A response I received often during my senior year of high school when I was accepted to New Mexico State University was, “Oh…you’re going to be an Aggie, huh?” This was almost always quickly followed by an eye roll and a nudge on the elbow trying to get me to laugh about it. But to be honest, it made me uncomfortable. Had I chosen the wrong university? Why were people so quick to dismiss NMSU? And how many more eye rolls was I going to have to endure? Before I ever stepped foot on campus I was told that, like many other Land-Grant Universities, NMSU was full of lazy kids from around the state who were only attending college because it was cheap. It certainly is true that tuition at NMSU is lower than many other universities, in fact it was one of the reasons I chose NMSU, but did I really want to be surrounded by peers who did not take their education seriously? Luckily, this stereotype I was so afraid of was dismissed instantly during the first week of my first semester. Every student I met in my classes and dorms and around campus was just as excited as me to be at NMSU. Aggie pride was everywhere! During my three years spent at NMSU thus far, I have met hundreds of students from all walks of life, and not every student is from here in New Mexico (as was suggested by the people giving me the eye rolls in high school). I’ve met students from all over the United States, as well as India, Japan, Puerto Rico, Mexico, Australia, and Africa…just to name a few I have yet to meet a peer that doesn’t take their education seriously. Every Aggie I have met and spoken to in the last three years has understood that their education is invaluable, and every Aggie I have met has had the utmost pride for our school and the education we receive from its many outstanding professors, mentors and faculty. NMSU has turned out to be the exact opposite of the stereotype I was afraid of. So when someone tries to discredit your interest in New Mexico State University, you can give THEM the eye roll.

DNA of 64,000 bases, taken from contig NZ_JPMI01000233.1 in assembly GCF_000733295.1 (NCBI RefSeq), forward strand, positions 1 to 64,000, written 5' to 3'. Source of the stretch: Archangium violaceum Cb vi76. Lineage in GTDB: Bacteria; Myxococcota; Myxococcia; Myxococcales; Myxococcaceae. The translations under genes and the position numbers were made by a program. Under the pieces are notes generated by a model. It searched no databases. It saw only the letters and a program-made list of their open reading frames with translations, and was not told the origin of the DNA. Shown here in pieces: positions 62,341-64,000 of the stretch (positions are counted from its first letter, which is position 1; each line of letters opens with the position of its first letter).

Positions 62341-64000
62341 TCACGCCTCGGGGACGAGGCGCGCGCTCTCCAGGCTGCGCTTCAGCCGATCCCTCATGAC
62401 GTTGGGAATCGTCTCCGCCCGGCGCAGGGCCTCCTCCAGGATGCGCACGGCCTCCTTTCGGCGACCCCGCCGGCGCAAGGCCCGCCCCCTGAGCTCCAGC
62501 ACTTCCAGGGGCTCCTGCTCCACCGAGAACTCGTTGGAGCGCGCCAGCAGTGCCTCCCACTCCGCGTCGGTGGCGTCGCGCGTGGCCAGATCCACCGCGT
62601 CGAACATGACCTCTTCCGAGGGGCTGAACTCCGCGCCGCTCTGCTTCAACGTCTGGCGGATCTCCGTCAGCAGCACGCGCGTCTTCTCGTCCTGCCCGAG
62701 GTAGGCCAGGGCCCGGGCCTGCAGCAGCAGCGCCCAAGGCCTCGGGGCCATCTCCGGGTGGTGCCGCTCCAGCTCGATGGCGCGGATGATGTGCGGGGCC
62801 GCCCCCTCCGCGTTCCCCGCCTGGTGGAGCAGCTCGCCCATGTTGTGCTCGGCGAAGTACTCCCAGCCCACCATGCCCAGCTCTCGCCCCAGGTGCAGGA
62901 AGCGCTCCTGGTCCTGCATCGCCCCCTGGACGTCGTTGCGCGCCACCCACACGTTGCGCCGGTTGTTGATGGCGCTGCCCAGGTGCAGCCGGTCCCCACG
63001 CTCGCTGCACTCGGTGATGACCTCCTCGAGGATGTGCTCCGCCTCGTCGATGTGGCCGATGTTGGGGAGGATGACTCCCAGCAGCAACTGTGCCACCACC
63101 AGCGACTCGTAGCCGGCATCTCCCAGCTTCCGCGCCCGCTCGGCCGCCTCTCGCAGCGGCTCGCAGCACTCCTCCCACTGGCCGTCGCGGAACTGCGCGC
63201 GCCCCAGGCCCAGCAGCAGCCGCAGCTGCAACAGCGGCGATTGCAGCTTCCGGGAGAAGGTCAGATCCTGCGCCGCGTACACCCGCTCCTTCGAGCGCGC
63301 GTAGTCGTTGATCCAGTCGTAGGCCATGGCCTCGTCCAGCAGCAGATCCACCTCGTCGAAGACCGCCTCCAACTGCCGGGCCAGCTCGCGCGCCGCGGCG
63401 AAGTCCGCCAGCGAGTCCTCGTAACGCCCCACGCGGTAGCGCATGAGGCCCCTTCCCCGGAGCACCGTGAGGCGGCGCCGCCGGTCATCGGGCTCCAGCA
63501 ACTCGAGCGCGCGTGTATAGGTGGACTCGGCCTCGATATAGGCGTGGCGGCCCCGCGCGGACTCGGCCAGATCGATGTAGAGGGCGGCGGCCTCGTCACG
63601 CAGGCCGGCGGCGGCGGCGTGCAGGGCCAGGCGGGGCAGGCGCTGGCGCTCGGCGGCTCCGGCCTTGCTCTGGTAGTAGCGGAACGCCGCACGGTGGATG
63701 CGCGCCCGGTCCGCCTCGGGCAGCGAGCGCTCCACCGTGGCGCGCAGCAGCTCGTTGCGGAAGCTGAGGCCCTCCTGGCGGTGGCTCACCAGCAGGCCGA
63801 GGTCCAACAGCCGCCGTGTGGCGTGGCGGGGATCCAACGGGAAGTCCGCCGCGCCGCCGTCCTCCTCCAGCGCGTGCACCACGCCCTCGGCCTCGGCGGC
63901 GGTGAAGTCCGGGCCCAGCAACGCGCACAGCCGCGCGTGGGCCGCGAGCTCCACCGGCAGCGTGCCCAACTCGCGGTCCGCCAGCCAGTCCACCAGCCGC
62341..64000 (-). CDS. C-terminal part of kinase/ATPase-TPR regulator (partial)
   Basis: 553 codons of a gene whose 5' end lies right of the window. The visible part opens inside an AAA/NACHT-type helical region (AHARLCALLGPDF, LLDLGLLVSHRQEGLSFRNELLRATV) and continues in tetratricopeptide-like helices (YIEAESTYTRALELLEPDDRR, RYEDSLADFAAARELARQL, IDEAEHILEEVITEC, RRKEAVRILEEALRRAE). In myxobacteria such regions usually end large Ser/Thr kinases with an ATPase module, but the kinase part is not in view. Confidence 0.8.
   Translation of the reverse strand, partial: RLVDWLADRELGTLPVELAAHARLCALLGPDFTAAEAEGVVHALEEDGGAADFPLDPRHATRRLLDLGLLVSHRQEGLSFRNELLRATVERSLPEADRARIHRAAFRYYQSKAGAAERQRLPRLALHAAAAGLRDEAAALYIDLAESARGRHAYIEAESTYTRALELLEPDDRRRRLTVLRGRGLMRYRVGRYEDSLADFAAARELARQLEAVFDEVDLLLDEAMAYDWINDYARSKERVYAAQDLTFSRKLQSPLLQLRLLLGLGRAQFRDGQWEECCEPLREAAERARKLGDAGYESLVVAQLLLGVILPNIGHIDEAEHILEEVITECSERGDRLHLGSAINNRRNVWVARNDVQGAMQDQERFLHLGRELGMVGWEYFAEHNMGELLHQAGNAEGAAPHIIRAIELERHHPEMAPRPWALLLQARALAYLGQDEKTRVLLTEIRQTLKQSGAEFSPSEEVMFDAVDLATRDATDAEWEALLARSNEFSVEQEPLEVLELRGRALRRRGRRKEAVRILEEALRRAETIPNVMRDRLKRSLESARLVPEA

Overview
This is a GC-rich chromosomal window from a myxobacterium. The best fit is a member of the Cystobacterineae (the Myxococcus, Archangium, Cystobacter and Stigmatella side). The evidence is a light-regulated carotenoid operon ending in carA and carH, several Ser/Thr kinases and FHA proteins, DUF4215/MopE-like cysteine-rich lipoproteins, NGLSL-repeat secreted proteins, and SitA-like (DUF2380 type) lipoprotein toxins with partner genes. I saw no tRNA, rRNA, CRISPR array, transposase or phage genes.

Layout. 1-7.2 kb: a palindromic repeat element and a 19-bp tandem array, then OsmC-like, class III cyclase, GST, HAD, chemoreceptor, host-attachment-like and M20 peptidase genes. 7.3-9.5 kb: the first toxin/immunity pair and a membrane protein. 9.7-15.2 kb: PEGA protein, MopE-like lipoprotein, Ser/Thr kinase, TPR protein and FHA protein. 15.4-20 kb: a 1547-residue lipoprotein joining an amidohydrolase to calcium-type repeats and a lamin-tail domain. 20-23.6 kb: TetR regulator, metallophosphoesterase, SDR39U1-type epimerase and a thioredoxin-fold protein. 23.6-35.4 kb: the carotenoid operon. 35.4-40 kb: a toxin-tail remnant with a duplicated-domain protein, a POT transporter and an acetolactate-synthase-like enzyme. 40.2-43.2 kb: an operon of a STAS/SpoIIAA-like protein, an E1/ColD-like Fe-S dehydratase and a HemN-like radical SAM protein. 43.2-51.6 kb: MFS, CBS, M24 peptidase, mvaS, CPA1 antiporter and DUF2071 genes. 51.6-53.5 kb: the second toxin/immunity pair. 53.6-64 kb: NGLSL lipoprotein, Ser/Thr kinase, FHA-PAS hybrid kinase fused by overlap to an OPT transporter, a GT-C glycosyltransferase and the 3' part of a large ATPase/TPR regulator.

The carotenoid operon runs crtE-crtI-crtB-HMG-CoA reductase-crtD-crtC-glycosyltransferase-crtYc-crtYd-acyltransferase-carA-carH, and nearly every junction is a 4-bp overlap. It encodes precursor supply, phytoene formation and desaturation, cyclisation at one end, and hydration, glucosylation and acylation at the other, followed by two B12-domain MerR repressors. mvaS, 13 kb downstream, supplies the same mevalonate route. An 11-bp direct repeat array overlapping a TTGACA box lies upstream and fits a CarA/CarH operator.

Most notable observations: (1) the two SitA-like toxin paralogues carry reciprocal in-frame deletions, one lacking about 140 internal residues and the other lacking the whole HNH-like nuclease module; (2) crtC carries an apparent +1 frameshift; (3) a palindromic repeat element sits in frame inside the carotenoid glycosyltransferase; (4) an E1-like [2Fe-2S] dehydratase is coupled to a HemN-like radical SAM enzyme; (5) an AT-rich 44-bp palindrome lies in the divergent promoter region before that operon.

The New Mexico State University campus is one of the most diverse places I have ever been to. There are many different types of people on campus, and they all integrate together on a daily basis. There are, of course, the jocks. They can be picked out because they wear crimson and white from head to toe, and they are typically much taller than everyone else. There are also the frat kids. They are easily spotted in large groups at all times, and are involved in almost every group on campus. There is also a large population of exchange students that come from all over the world. I would say the majority of the students at NMSU do not fit into a stereotype other than easy going and accepting of others. Each student comes from a diverse background that is unlike any other. I think that the stereotypes on campus are fairly true, because there are very few, and none of them are negative.


"alternative kids" or "ghetto/hip hop kids"